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Varithena treatment of the GSV following recurrence of bilateral reflux after thermal ablation

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Case Study Contributor

Whitney Thompson BS, RDMS, RVT
Indiana Vein Specialists, Fishers, IN


“Varithena is an excellent option for patients who have had previous, unsuccessful saphenous vein treatment.”

Patient Characteristics

A 35-year-old mother of four presented with recurrence of bilateral refluxing varicosities after previous thermal ablation treatment at another facility. Her symptoms included leg fatigue, heaviness and ankle swelling.

Upon completion of venous Doppler reflux ultrasound, multiple large caliber saphenous tributary varicose veins and remnants of the previously treated Great Saphenous Vein (GSV) were demonstrated at proximal thigh.

A GSV reflux pattern was observed at the thigh level and extended distally. Vein diameters ranged from 4.7-5 .1mm in the largest associated GSV tributary vein. Reflux times ranged from 2-3.2 seconds.


Treatment and Results

The patient was placed at a 45-degree angle in Trendelenburg position, according to the IFU. The leg was then marked for treatment, identifying areas to avoid (such as perforators).

    A total of 7mL of Varithena was injected into the left GSV and associated large caliber tributary veins, using two access points along the posterior leg and medial thigh.

      Immediately after the procedure, successful venospasm of the treated varicosities and residual GSV were documented with duplex and grayscale imaging. A final ultrasound image was obtained to confirm a patent and compressible left common femoral vein Saphenofemoral Junction (SFJ).



      One-week post-Varithena treatment, a venous Doppler ultrasound of the left lower extremity was obtained and demonstrated successful treatment of the refluxing residual left GSV and associated varicosities. The deep system was completely patent.

      In this short time post-treatment, the patient already noticed a decrease in her initial symptoms. She was extremely satisfied with the Varithena treatment, procedure and outcomes.



      Ultrasound of left GSV tributary vein prior to Varithena treatment

      Figure 1. Left GSV tributary vein prior to Varithena treatment.

      Ultrasound of left GSV tributary vein showing an abnormal, refluxing Doppler signal

      Figure 2. Left GSV tributary vein showing an abnormal, refluxing Doppler signal.

      Ultrasound of left GSV tributary vein immediately post Varithena treatment

      Figure 3. Left GSV tributary vein immediately post Varithena treatment.

      Ultrasound post-varithena treatment

      Figure 4. Patent and compressible left CFV/SFJ post Varithena treatment.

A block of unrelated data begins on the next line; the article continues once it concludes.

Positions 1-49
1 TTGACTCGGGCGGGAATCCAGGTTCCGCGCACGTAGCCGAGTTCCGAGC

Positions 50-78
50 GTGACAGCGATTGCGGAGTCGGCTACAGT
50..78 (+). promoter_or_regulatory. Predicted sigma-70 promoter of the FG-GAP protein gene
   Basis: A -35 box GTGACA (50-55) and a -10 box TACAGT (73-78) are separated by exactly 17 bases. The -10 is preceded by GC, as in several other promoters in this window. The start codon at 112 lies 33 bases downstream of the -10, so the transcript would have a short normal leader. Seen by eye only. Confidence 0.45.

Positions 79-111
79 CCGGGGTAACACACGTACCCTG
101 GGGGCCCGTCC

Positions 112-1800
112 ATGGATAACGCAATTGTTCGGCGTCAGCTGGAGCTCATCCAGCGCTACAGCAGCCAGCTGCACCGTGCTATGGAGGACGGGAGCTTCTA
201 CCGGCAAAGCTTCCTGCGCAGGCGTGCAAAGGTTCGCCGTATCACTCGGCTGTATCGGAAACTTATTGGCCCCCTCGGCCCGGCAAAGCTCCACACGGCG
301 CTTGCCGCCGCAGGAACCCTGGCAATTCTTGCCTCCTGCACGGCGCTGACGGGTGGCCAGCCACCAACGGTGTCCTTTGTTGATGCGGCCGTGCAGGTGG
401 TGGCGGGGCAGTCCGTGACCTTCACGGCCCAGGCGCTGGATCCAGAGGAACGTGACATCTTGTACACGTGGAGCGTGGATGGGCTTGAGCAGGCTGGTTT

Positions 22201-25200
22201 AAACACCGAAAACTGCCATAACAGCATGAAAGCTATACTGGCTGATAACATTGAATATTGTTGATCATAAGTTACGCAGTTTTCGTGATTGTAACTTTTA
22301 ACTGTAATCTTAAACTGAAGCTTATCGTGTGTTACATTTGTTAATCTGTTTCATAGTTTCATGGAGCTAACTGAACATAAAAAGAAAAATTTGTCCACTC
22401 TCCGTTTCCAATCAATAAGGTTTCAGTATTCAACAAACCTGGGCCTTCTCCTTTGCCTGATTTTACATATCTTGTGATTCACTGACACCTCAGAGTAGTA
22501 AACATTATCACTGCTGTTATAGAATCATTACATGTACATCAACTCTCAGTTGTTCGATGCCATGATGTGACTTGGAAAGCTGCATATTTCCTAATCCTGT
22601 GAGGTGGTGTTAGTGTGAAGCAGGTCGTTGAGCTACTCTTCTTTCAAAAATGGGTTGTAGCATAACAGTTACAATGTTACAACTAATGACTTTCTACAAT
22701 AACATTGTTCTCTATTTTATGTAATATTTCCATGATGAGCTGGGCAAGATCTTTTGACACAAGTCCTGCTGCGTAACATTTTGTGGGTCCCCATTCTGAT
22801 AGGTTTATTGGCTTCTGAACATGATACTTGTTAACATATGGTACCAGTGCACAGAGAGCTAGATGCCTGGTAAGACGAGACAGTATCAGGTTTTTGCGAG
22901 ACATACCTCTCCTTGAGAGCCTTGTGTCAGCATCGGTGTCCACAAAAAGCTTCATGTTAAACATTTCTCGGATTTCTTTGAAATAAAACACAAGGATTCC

Ultrasound of Color flow post Varithena treatment

      Figure 5. Color flow to confirm patency of left CFV/SFJ post Varithena treatment.

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      * Results from case studies are not necessarily predictive of results in other cases. Results in other cases may vary.


      Varithena® (polidocanol injectable foam) is indicated for the treatment of incompetent great saphenous veins,  accessory saphenous veins and visible varicosities of the great saphenous vein (GSV) system above and below the knee. Varithena® improves the symptoms of superficial venous incompetence and the appearance of visible varicosities.

      Important Safety Information

      The use of Varithena® is contraindicated in patients with known allergy to polidocanol and those with acute thromboembolic disease. Severe allergic reactions have been reported following administration of liquid polidocanol, including anaphylactic reactions, some of them fatal. Observe patients for at least 10 minutes following injection and be prepared to treat anaphylaxis appropriately. Intra-arterial injection or extravasation of polidocanol can cause severe necrosis, ischemia or gangrene. Patients with underlying arterial disease may be at increased risk for tissue ischemia. If intra-arterial injection of polidocanol occurs, consult a vascular surgeon immediately.Varithena® can cause venous thrombosis. Follow administration instructions closely and monitor for signs of venous thrombosis after treatment. Patients with reduced mobility, history of deep vein thrombosis or pulmonary embolism, or recent (within 3 months) major surgery, prolonged hospitalization, or pregnancy are at increased risk for developing thrombosis. The most common adverse events observed were pain/discomfort in extremity, retained coagulum, injection site hematoma or pain, common femoral vein thrombus extension, superficial thrombophlebitis, and deep vein thrombosis.Physicians administering Varithena® must be experienced with venous procedures, possess a detailed working knowledge of the use of the duplex ultrasound in venous disease and be trained in the administration of Varithena®.

      See Full Prescribing Information for Varithena®

      Varithena™ is a registered trademark of Boston Scientific. All other trademarks are property of their respective owners.